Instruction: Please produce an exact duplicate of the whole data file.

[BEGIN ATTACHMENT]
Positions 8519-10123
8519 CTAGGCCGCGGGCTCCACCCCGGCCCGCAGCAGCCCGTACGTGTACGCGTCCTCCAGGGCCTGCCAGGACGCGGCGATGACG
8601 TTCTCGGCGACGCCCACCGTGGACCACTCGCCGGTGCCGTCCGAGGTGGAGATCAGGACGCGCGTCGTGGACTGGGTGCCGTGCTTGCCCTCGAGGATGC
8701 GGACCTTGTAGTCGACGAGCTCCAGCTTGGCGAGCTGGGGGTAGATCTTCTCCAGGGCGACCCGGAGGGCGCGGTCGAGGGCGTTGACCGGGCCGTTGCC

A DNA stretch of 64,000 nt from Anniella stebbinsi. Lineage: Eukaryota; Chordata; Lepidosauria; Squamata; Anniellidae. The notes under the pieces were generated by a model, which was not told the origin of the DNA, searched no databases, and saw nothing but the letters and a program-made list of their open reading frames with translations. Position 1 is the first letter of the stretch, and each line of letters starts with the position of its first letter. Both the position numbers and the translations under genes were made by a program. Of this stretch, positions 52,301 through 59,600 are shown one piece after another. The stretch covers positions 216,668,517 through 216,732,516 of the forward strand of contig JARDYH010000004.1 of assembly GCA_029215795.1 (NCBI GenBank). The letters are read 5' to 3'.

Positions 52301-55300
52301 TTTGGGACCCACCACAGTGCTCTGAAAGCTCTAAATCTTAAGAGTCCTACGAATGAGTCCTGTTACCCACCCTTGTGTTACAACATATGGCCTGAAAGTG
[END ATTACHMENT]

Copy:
Positions 8519-10123
8519 CTAGGCCGCGGGCTCCACCCCGGCCCGCAGCAGCCCGTACGTGTACGCGTCCTCCAGGGCCTGCCAGGACGCGGCGATGACG
8601 TTCTCGGCGACGCCCACCGTGGACCACTCGCCGGTGCCGTCCGAGGTGGAGATCAGGACGCGCGTCGTGGACTGGGTGCCGTGCTTGCCCTCGAGGATGC
8701 GGACCTTGTAGTCGACGAGCTCCAGCTTGGCGAGCTGGGGGTAGATCTTCTCCAGGGCGACCCGGAGGGCGCGGTCGAGGGCGTTGACCGGGCCGTTGCC

A DNA stretch of 64,000 nt from Anniella stebbinsi. Lineage: Eukaryota; Chordata; Lepidosauria; Squamata; Anniellidae. The notes under the pieces were generated by a model, which was not told the origin of the DNA, searched no databases, and saw nothing but the letters and a program-made list of their open reading frames with translations. Position 1 is the first letter of the stretch, and each line of letters starts with the position of its first letter. Both the position numbers and the translations under genes were made by a program. Of this stretch, positions 52,301 through 59,600 are shown one piece after another. The stretch covers positions 216,668,517 through 216,732,516 of the forward strand of contig JARDYH010000004.1 of assembly GCA_029215795.1 (NCBI GenBank). The letters are read 5' to 3'.

Positions 52301-55300
52301 TTTGGGACCCACCACAGTGCTCTGAAAGCTCTAAATCTTAAGAGTCCTACGAATGAGTCCTGTTACCCACCCTTGTGTTACAACATATGGCCTGAAAGTG